JavaScript Data Structures - Array Object
JavaScript Data Structures - Array Object
Written by Ian Elliot   
Thursday, 05 January 2017
Article Index
JavaScript Data Structures - Array Object
Acess Methods
Array v Associative Array

Array and associative array

Now we come to a little controversy.

The Array object is still an object and as such it can be used as an associative array.

The associative nature of the Javascript Array is supplied via inheritance from the more general Object and it can be argued that it is accidental.

Every object in Javascript is an associative array, but the Array object is crafted to work with integer indices - so don't use it for an associative array. After all, its additional facilities don't work well with the basic associative features.

For example if you try:

myArray["A"]=0;
myArray["B"]=1;
myArray["C"]=2;
alert(myArray.length);

you will discover that length is zero. The point is that integer properties are treated differently from associative properties.

There is also no direct way of creating an associative array via a literal. for example while you can write:

var A={A:0,B:1,C:2};

This creates an object A.

If you try:

var A=[A:0,B:1,C:2];

then you get an error because an Array literal can't be declared as an associative array.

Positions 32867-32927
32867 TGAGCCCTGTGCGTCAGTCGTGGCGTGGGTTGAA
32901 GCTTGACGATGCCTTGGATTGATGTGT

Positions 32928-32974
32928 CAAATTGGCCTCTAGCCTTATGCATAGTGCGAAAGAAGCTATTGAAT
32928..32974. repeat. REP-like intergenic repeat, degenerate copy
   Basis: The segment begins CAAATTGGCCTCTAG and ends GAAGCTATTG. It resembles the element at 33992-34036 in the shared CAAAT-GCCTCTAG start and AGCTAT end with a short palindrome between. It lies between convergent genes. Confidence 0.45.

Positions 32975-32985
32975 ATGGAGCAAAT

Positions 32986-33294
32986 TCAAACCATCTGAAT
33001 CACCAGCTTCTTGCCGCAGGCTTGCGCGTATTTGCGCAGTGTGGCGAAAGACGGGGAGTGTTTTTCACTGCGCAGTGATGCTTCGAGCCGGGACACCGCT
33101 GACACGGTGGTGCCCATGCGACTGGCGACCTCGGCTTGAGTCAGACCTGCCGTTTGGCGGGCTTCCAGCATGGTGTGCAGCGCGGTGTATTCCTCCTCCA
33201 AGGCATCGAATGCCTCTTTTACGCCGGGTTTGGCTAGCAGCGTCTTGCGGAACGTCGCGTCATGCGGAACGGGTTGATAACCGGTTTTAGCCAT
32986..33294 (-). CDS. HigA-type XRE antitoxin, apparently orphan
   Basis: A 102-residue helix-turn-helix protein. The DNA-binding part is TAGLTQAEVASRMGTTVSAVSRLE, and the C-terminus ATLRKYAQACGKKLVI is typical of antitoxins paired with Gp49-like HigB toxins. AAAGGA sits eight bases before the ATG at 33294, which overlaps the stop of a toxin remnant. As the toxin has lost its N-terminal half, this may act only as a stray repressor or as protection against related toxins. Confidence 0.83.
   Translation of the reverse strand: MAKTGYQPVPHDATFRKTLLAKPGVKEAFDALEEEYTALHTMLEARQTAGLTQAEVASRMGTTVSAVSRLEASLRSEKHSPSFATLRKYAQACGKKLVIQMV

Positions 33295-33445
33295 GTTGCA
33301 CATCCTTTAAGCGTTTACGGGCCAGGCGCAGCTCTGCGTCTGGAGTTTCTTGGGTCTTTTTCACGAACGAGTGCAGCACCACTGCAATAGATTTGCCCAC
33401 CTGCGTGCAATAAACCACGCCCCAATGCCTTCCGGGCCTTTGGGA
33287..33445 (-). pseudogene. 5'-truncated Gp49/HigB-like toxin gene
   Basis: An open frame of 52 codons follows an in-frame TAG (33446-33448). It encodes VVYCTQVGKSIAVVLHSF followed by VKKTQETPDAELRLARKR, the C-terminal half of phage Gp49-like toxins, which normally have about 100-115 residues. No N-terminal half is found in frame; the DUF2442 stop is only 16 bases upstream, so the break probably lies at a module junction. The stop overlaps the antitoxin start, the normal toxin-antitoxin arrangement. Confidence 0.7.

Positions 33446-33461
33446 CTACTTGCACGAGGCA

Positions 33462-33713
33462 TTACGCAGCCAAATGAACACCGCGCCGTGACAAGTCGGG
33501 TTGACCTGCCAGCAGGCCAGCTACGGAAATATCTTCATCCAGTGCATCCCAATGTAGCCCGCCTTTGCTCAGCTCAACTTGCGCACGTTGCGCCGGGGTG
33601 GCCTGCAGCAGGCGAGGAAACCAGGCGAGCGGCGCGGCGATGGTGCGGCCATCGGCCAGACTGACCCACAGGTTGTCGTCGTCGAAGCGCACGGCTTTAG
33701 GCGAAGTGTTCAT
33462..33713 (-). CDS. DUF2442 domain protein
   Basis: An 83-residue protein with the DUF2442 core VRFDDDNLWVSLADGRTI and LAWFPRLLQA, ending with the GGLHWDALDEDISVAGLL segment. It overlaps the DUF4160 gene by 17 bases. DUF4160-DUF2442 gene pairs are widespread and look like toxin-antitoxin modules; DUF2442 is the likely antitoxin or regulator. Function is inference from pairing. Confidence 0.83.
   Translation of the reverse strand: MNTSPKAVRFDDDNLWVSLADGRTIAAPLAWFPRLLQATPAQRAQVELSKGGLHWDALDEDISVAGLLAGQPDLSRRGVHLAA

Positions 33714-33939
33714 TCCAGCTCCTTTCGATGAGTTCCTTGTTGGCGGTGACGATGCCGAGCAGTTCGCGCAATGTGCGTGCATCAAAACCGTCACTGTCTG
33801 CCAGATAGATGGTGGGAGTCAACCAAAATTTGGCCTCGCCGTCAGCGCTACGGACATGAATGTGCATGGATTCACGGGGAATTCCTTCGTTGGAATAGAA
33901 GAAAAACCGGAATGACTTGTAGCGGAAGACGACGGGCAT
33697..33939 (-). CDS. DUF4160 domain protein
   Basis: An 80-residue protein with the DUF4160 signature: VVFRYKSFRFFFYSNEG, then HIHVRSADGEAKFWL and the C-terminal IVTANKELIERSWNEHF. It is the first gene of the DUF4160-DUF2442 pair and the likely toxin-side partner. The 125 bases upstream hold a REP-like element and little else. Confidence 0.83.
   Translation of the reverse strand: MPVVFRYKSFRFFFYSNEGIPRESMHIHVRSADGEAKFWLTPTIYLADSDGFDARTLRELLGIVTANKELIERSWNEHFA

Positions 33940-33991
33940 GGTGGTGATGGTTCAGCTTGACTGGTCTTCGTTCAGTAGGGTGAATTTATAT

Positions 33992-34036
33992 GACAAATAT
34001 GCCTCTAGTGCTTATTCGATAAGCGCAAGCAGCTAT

Similarly:

var A=["A","B","C"];

declares a standard Array indexed as a[0]="A" and so on.

However

var A={"A","B","C"};

just generates an error message because objects need name value pairs to initialise them.

So the argument goes that the Array object is not to be used as an associative array because it was created to act as an integer indexed array.

However things aren't quite this simple.

Consider the way that you can reference object properties following:

var A={A:0,B:1,C:2};

You can refer to property B in either of two ways A.B or A["B"]. This is strange because [] is the array dereferencing operator and you can use this on any object, not just an Array object.

This confuses the issue.

However you can't refer to an array element using property notation even though the indices are stored as valid object properties. That is, A.0 doesn't work even though A does have a property called numeric zero.

The best way way to understand all this is to realize that an Array object is an associative array that has integer valued properties and this makes it special. The best advice is - don't use an Array object as a general associative array unless you need to mix string and numeric indices.

In general an Array is an array and an Object is an associative array.

 

datastruct

 


JavaScript Data Structures 

Cover

Contents

  1. The Associative Array
  2. The String Object*
  3. The Array object
  4. Typed Arrays I*
  5. Typed Arrays II*
  6. Speed dating - the art of the JavaScript Date object
  7. Doing JavaScript Date Calculations*
  8. A Time Interval Object*
  9. Collection Object
  10. Stacks, Queue & Deque
  11. The Linked List*
  12. A Lisp-like list
  13. The Binary Tree
  14. Bit manipulation*
  15. Active Logic, Truthy and Falsey *
  16. Master JavaScript Regular Expressions

 * First Draft

 

 

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Last Updated ( Thursday, 05 January 2017 )
 
 

   
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